The Poet’s Project: “Taking the world apart at its smallest level”

Poet Ruben Quesada cultivates poetic spaces of joy, diversity and inclusion


Provided by Ruben Quesada

“My role as a poet, as a person in the literary community is to advocate for literature, my own and others’. I think that’s an incredible responsibility, and one that I take on and welcome,” poet Ruben Quesada said.

by Sarah Mohammed, Features Editor

Ruben Quesada is a Latinx poet, critic and community organizer raised in Los Angeles and currently living in Chicago. He is the author of two poetry collections, “Revelations” (Sibling Rivalry Press 2018) and “Next Extinct Mammal” (Greenhouse Review Press 2011), and a chapbook of translation, “Exiled from the Throne of Night: Selected Translations of Luis Cernuda” (Aureole Press 2008). Quesada works with the National Book Critics Circle as a Board Member and the Vice President of Diversity, Equity and Inclusion. 

He holds a Ph.D. in Literature and M.F.A.s in Creative Writing and Writing for the Performing Arts. His writing appears in Best American Poetry, Harvard Review, American Poetry Review and elsewhere. 

Quesada has taught at the University of California, Northwestern University, Vermont College of Fine Arts, The School of the Art Institute, the Attic Institute and the Writer’s Program at the University of California, Los Angeles. He has received fellowships from CantoMundo, Lambda Literary Writers’ Retreat, Santa Fe Art Institute, among others. Quesada blogs about poetic practices and insights for The Kenyon Review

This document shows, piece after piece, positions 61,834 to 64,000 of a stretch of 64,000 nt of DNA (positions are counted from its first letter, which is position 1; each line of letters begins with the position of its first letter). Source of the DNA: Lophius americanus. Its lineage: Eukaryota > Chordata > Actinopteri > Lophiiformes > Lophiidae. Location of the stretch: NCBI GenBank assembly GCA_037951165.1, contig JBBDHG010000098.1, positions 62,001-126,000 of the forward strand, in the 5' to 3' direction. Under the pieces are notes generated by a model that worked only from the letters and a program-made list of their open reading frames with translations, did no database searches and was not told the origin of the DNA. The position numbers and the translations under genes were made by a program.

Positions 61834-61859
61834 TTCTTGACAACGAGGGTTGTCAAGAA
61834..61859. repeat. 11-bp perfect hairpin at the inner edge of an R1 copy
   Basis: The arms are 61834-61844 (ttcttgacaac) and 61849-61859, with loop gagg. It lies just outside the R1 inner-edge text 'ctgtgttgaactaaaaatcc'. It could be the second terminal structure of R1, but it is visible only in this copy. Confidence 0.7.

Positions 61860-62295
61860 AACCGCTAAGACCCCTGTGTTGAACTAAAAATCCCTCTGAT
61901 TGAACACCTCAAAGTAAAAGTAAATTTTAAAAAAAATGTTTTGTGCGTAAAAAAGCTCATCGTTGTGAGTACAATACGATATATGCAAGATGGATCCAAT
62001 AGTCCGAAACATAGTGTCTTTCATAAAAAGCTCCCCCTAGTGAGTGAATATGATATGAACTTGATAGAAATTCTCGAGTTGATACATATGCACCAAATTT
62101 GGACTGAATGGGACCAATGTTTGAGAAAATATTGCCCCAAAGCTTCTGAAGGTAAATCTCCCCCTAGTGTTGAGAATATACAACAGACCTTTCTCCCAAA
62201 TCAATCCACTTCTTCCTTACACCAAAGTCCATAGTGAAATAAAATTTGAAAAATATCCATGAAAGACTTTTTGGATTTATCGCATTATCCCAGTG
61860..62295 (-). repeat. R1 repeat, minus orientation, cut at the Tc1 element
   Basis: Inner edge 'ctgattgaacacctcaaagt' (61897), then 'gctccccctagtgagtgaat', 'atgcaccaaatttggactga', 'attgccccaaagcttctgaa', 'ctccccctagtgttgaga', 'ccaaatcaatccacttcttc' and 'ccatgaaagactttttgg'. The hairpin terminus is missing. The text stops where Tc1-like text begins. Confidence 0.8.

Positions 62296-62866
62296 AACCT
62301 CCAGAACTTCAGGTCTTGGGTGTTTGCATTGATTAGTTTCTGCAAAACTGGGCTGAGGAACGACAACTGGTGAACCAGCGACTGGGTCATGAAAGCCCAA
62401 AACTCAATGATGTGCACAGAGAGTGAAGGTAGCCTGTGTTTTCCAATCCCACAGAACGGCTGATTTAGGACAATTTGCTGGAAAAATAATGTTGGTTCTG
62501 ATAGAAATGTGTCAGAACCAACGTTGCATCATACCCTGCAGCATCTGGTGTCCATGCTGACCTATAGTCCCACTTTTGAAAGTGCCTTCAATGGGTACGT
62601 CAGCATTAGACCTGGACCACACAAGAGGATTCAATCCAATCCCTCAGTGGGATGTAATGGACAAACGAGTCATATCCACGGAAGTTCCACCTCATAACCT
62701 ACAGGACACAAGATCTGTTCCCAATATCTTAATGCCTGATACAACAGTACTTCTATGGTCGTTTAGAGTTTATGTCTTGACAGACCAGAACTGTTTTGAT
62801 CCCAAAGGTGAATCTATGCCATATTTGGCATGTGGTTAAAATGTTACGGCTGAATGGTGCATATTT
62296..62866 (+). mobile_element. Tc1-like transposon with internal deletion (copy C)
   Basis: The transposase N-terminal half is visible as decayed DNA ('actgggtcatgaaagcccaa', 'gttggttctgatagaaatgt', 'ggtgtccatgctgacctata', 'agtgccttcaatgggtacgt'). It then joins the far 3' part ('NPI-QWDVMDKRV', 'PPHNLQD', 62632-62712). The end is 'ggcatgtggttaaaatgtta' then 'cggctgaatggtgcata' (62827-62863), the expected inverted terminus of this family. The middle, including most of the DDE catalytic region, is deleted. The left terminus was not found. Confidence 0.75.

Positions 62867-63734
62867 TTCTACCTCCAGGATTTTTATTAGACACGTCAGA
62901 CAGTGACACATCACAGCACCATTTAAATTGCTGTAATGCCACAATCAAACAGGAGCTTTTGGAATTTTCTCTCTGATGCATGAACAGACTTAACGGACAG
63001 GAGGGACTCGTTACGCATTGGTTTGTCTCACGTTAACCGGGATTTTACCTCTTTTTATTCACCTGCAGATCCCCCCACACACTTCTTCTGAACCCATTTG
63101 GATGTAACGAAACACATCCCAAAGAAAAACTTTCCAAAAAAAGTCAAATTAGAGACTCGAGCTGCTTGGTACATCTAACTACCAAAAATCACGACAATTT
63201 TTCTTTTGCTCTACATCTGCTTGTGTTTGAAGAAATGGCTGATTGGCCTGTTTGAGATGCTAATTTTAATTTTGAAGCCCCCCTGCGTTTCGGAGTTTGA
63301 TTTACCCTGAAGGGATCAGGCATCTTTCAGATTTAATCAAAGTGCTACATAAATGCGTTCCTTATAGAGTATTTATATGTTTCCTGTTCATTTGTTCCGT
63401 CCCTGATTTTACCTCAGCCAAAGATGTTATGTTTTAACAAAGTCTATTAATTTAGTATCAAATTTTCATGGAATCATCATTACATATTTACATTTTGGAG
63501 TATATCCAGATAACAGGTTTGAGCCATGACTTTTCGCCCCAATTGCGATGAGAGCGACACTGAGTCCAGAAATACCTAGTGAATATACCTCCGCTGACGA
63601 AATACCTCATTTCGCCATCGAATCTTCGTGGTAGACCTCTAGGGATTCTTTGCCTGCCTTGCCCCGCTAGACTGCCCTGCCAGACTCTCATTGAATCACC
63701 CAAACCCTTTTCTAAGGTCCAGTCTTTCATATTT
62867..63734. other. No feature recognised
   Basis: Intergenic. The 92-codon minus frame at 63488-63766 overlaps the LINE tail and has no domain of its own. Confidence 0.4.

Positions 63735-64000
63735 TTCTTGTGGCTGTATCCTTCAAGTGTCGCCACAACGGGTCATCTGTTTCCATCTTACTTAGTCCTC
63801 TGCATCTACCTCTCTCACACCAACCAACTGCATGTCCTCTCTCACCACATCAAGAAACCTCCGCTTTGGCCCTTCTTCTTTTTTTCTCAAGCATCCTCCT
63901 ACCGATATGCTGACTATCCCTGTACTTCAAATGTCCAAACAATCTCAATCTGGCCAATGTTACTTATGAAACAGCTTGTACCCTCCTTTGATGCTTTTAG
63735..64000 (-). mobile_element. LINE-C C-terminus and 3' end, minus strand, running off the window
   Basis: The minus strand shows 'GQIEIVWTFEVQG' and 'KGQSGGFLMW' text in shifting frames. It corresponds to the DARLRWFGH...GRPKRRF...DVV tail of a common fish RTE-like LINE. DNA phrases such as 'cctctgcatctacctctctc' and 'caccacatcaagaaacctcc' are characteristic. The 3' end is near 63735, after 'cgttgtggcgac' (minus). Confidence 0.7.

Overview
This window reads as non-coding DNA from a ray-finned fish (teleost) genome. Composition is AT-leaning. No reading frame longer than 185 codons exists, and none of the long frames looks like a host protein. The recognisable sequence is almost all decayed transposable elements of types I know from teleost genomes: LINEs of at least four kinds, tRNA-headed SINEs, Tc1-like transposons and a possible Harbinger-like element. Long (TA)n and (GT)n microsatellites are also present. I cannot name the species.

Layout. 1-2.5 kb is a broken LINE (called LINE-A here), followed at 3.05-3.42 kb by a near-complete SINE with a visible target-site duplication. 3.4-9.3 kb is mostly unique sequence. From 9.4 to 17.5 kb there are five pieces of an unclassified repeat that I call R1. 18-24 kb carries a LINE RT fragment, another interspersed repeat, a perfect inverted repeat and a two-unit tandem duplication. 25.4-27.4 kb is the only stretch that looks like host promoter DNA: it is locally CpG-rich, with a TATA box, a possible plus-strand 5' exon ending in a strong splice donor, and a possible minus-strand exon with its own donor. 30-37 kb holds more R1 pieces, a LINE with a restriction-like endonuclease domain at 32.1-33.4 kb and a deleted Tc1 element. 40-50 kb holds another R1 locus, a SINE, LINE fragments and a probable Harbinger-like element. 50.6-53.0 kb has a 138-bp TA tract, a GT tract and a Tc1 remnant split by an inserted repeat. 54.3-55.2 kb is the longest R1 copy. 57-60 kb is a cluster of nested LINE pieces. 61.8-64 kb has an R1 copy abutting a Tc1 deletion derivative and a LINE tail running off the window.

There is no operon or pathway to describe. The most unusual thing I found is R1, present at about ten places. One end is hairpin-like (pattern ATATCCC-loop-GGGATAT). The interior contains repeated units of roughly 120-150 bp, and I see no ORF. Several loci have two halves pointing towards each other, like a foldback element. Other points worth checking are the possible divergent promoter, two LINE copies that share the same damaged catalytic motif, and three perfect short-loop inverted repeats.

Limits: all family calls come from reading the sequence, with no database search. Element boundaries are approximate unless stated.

Quesada spoke with Aquila and Winged Post Features Editor Sarah Mohammed (11) about his experiences growing up and beginning to write, his focus on creating spaces for Latinx poets and writers and the role of social media in promoting and sharing contemporary poetry. 

Early on, I remember being very interested in science. I remember being about eight or nine, going to the public library and trying to get as much information about space and relativity. I tried to find books on Einstein’s theories. There was something that just fascinated me about space and about the world around us and about trying to understand the different elements and components that create everything around us.

And when I try to think of an analogy to that idea, I think about people who engage in the practice of ceramics, people who can create something out of nothing. I’m just so fascinated by that idea: it’s almost godlike, the way they can create these things. I’ve come to learn that language can function in a similar way: it can create universes, it can create worlds in our imaginations.